Paper, pigments, glass beads, thread

This work was inspired by the story of Miriam, a Biblical prophet who kept the Israelites alive in the desert with water from a miraculous well. The beads that flow like water through Miriam's glove represent the creativity flowing through the artist's hands.


Mother's Milk: Book Bra II, 2006
Fabric, wire, Japanese and Czech glass beads, embroidery floss

Bonnie Berkowitz: Curator's Statement

Fiber artist Bonnie Berkowitz uses beading and stitching to transform ordinary objects into exquisite works of art. Her handmade books, garments, pillows, jewelry and puppets also tell stories, their richly embellished surfaces concealing poetic narratives. By stitching words directly into her art Berkowitz mirrors the way stories are embedded or even hidden within the individual psyche.

Her meticulously crafted works and seductive surfaces invite the viewer to take a second, closer look. Berkowitz explains: "When a pillow, a puppet, a book, a shoe or a garment becomes other than ordinary, when its surface becomes unfamiliar and invites closer examination, it is then that craft elevates the simple, familiar life experiences and adds wonder, joy and a longing to connect and touch, to know something more than only surface offers." This desire to go beneath the surface may explain the artist's fascination with concealing words within her objects.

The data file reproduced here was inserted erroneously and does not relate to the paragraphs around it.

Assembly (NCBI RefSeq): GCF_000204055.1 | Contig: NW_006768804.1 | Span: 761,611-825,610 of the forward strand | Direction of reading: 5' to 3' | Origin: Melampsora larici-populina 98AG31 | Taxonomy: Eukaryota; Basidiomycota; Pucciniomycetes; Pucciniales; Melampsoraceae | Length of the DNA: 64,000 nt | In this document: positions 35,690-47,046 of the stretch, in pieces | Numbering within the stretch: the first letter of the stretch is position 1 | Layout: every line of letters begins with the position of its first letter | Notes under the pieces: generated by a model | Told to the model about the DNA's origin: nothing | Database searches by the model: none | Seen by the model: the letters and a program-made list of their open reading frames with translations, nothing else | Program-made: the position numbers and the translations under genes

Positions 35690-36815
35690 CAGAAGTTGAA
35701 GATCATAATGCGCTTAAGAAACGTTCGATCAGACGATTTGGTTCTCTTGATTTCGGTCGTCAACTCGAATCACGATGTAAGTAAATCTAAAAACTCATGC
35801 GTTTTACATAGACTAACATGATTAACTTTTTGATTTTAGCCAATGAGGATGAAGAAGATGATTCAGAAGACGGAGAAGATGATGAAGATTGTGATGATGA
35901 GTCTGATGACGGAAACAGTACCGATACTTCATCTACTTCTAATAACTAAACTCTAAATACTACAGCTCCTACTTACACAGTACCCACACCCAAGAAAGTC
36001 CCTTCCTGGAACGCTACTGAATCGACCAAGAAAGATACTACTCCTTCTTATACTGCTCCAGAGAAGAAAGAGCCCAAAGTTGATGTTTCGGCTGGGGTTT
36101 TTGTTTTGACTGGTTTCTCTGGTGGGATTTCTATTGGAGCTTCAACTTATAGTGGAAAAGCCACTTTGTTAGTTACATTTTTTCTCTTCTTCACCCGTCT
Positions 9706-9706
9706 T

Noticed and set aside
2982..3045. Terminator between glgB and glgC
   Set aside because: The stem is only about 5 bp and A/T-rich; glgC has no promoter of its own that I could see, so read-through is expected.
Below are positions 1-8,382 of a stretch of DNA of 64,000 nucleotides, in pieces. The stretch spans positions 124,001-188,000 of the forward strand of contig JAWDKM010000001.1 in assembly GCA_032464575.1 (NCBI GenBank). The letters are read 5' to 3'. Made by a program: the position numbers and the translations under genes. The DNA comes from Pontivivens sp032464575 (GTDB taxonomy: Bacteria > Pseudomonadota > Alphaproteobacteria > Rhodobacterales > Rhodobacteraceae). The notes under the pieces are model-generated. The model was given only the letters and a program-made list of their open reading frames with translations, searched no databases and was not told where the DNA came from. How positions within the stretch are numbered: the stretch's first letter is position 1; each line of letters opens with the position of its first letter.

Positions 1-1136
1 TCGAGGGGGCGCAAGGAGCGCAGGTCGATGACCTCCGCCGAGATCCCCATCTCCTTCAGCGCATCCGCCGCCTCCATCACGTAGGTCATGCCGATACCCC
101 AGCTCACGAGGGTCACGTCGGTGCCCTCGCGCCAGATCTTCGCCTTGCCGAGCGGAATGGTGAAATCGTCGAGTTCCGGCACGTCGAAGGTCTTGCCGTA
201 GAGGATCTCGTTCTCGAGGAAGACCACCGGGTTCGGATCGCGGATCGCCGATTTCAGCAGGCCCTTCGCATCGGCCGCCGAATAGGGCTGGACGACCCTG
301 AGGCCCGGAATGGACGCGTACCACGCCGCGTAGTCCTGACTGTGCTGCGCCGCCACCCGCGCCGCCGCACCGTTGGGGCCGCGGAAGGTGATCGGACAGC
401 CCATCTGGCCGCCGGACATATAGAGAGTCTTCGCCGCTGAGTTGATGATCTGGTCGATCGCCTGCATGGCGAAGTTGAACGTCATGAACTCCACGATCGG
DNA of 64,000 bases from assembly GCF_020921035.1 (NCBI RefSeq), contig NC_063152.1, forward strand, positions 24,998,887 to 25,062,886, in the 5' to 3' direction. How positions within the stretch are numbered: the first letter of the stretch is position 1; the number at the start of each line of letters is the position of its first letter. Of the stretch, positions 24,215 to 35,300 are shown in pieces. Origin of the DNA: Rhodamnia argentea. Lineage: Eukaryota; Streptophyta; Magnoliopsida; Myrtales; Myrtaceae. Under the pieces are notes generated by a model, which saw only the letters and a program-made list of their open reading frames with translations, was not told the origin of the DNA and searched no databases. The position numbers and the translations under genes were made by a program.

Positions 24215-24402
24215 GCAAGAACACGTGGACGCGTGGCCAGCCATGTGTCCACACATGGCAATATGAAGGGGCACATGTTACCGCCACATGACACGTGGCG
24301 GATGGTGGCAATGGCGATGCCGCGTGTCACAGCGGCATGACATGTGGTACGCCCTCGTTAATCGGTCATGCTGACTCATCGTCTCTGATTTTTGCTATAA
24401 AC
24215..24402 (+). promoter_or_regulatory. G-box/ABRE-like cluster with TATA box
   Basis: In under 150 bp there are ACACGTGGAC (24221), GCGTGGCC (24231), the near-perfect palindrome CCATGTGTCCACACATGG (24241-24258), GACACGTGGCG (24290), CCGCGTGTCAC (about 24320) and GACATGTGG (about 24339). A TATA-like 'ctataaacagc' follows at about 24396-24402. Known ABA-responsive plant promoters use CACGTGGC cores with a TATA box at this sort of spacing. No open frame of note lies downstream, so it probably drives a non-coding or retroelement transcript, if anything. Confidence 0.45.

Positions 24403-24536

Since her early childhood Berkowitz has been a storyteller, and as an artist she has found diverse and original ways to incorporate her stories into her art. Books, miniature theaters and puppets are natural vehicles for narrative, but Berkowitz also works in unexpected places. Sometimes she stitches poems directly onto surfaces, integrating the words into the decoration. Other times she conceals small books or scrolls within objects, often in the form of accordion "pages" that literally unfold before the viewer.

These transformed objects are loaded with meaning, both personal and universal. The observer who takes time to look beyond the surface is rewarded with an intimate connection to the work and its meaning. Such a close encounter with the art of Bonnie Berkowitz is internalized and carried by the viewer, where it continues to resonate.

Mary Birmingham

2008 Winter Exhibitions


1/13/08 - 3/30/08
Cuba: Artists Experience Their Country
Kristen Accola, Curator
Opening Reception, Sunday January 13, 2-4
Panel Discussion 4pm


1/13/08 - 3/30/08
Nancy Moore Bess: Extraordinary Baskets
Hildreth York, Curator
Opening Reception, Sunday January 13, 2-4
See Education Department listings for workshop by artist

Nancy Moore Bess: Extraordinary Baskets is funded by a generous grant from The Coby Foundation.